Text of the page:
Contentment

From the Dean

A regular article written by Phillip Jensen in his role as Dean of Sydney at St Andrew's Cathedral.

Originally Published:
10th August 2007

Tagged: money wealth

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There are many people in the world who have learned the secret of contentment. Most of them are very poor. They have come to accept their situation. They do not know how anything can be made any better. They are unable to make a difference. They know that there is little point, because they have very few options. It is much harder to be content when you are rich and affluent and your options are many.

The challenge for the wealthy Western countries is to make poverty history, to forgive the massive debts that many developing countries have accrued. The challenge on a personal level is to determine how much we keep for ourselves and our own needs and how much we give away to deserving causes. It is important for Christians to be thinking through our own motivations. Too often we are moved to give a token sum because of a moving picture or an impressive person making the request.

In our current climate of electioneering and financial market fluctuations everyone is keen to maintain a level of security for the future. How are Christians going to be any different from those around them? Those who put their trust in Jesus still have to pay the bills and look after their families. What they do not have to do is keep up with all the latest fads and fashions or put their hope in worldly wealth which is only unreliable. Wealth can become an idol of greed that can draw people away from the faith. The Bible warns us that “the love of money is a root of all kinds of evils” 1 Timothy 6:10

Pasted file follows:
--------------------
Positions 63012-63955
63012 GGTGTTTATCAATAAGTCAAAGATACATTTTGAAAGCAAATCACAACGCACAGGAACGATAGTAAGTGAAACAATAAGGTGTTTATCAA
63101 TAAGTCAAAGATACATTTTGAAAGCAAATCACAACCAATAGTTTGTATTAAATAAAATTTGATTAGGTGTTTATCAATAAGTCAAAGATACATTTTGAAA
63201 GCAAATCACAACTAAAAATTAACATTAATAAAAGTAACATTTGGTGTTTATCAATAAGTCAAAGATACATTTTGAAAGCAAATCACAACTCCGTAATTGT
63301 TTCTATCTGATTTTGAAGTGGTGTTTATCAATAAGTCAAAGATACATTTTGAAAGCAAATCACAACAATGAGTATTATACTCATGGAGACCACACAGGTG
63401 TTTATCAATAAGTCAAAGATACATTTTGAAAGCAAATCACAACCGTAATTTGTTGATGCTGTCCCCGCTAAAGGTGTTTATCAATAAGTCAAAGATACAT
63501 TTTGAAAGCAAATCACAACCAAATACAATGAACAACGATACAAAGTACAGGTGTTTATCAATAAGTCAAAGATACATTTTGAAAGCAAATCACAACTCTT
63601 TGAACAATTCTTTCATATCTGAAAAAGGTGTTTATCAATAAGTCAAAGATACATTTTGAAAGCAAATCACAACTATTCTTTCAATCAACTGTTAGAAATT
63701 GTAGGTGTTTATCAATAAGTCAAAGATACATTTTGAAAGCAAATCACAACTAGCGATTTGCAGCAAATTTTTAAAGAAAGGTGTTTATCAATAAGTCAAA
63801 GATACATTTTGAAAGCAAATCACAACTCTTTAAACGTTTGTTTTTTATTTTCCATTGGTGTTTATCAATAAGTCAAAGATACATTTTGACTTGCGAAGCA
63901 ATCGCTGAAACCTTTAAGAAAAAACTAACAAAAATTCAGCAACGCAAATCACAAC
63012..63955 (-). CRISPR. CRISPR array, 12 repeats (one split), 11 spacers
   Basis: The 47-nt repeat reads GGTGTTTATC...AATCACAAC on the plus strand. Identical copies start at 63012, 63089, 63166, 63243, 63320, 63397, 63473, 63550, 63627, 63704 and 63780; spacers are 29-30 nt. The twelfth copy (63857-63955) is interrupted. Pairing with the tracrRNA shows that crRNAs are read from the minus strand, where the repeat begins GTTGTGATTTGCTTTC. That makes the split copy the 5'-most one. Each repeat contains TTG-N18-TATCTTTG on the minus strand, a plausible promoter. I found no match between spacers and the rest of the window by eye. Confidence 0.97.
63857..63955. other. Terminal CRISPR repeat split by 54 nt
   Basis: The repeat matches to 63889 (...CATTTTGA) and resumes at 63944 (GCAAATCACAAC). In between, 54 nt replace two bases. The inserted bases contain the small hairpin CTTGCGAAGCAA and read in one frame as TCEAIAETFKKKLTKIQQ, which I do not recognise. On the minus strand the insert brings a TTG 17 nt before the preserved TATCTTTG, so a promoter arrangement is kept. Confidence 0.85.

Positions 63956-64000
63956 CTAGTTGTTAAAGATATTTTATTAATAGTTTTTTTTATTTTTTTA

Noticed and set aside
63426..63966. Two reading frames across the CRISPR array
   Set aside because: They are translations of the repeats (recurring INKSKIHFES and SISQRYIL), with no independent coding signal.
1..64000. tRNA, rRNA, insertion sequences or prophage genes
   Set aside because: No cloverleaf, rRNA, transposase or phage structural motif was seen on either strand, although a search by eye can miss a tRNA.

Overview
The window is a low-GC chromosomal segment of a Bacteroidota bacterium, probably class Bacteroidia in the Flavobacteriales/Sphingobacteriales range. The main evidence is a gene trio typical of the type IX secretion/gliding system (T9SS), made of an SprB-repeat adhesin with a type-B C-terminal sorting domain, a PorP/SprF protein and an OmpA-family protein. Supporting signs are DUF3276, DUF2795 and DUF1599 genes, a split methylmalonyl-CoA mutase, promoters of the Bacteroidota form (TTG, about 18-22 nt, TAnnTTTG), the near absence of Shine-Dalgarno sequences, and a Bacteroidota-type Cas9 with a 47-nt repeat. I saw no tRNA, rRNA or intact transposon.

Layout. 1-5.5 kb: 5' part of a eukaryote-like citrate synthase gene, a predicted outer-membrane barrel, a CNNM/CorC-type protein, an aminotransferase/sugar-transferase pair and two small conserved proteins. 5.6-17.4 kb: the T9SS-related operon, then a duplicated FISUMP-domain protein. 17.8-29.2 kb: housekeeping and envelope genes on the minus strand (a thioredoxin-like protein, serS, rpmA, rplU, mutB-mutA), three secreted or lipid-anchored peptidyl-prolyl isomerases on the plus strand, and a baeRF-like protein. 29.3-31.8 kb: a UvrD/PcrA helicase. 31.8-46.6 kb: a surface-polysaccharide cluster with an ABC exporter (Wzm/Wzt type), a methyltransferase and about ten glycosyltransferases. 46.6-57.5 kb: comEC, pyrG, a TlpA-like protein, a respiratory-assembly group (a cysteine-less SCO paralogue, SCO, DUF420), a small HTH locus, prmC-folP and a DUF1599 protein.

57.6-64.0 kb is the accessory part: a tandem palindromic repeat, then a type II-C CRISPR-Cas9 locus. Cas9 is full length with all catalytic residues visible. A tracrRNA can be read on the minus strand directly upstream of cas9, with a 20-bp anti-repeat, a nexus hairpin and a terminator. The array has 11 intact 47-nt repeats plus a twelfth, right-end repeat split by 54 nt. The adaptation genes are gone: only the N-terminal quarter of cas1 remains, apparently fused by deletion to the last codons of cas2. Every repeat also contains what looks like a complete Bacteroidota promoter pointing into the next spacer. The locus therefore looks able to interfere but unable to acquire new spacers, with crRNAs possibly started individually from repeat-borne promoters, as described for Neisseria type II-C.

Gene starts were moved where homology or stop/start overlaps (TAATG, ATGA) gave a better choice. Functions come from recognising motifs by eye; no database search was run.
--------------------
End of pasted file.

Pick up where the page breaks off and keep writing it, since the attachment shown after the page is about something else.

There are many people who have pursued wealth at the expense of their families, their health and their involvement in their own church community. The more you have the more you have to worry about. There can be panic selling of valuable shares, insurance companies that are unable to make the payments and the threat of theft is ever present, to say nothing of natural disasters and the effects of terrorism.

Our trust should not be in the things we possess, but in God himself.

Learning to be content with the blessings that God has granted to us is an important lesson in life. It is something that we all need to work at. That is why we are told:

“Keep your life free from love of money, and be content with what you have, for he has said, ‘I will never leave you nor forsake you.’ So we can confidently say,
‘The Lord is my helper;
I will not fear;
what can man do to me?’” Hebrews 13:5-6 (ESV)

At a practical level it will mean that we question the advertising that is all around us. It will mean working out a budget based on our Christian priorities, making sure that we are generous to our own church and to our missionaries. It will mean teaching our children that we are going without certain things so that others can know more about the Lord Jesus. If we are truly his people, we will pursue “godliness with contentment” knowing that it brings great gain, in spiritual terms, not just mere material terms.

We should make it our aim to be able to say with the apostle Paul: “I have learned in whatever situation I am to be content.” Philippians 4:11